Despite the ecological significance of the mutualistic relationship between Symbiodiniaceae and reef-building corals, the molecular interactions during establishment of this relationship are not well understood. This is particularly true of the transcriptional changes that occur in the symbiont. In the current study, a dual RNA-sequencing approach was used to better understand transcriptional changes on both sides of the coral-symbiont interaction during the colonization of Acropora tenuis by a compatible Symbiodiniaceae strain (Cladocopium goreaui; ITS2 type C1). Comparison of transcript levels of the in hospite symbiont 3, 12, 48 and 72 hr after exposure to those of the same strain in culture revealed that extensive and generalized down-regulation of symbiont gene expression occurred during the infection process. Included in this "symbiosis-derived transcriptional repression" were a range of stress response and immune-related genes. In contrast, a suite of symbiont genes implicated in metabolism was upregulated in the symbiotic state. The coral data support the hypothesis that immune-suppression and arrest of phagosome maturation play important roles during the establishment of compatible symbioses, and additionally imply the involvement of some SCRiP family members in the colonization process. Consistent with previous ecological studies, the transcriptomic data suggest that active translocation of metabolites to the host may begin early in the colonization process, and thus that the mutualistic relationship can be established at the larval stage. This dual RNA-sequencing study provides insights into the transcriptomic remodelling that occurs in C. goreaui during transition to a symbiotic lifestyle and the novel coral genes implicated in symbiosis.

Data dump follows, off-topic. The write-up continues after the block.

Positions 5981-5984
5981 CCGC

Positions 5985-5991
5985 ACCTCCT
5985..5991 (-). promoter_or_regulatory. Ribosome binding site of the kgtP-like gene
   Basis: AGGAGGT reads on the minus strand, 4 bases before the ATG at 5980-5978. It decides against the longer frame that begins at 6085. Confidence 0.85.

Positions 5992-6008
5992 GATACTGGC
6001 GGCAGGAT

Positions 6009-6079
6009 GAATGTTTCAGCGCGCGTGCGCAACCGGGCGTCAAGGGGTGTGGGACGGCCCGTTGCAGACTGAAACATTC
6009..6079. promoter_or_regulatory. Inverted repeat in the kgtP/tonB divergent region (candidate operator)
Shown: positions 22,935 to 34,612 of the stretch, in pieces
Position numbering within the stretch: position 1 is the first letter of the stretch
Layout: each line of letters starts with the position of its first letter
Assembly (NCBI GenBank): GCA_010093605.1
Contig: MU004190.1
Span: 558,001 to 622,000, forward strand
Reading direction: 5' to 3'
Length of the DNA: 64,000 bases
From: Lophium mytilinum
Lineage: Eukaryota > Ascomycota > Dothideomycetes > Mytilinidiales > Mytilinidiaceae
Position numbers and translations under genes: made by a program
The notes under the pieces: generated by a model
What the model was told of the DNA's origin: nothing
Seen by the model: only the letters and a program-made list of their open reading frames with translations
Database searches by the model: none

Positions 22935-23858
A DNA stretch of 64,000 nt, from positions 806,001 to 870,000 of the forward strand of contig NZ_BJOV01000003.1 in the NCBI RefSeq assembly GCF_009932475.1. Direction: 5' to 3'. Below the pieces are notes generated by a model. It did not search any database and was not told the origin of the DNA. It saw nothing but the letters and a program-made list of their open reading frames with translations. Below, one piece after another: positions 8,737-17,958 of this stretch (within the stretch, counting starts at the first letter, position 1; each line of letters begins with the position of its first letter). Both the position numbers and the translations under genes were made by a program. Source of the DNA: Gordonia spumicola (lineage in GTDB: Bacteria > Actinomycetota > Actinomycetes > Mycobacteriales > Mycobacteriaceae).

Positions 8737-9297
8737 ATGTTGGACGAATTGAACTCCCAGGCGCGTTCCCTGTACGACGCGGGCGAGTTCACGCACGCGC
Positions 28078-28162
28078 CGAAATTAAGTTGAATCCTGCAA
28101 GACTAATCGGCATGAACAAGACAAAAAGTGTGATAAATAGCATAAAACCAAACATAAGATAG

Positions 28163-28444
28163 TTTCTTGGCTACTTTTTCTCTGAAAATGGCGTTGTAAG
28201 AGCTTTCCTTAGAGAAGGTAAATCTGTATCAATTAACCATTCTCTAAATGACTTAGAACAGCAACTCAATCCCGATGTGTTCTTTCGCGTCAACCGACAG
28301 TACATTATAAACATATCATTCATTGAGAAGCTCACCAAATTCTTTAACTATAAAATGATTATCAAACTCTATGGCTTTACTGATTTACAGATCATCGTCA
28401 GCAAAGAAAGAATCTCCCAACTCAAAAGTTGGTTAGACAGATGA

Keywords: Symbiodiniaceae; coral; dual RNA-seq; repression; symbiosis; transcriptome.
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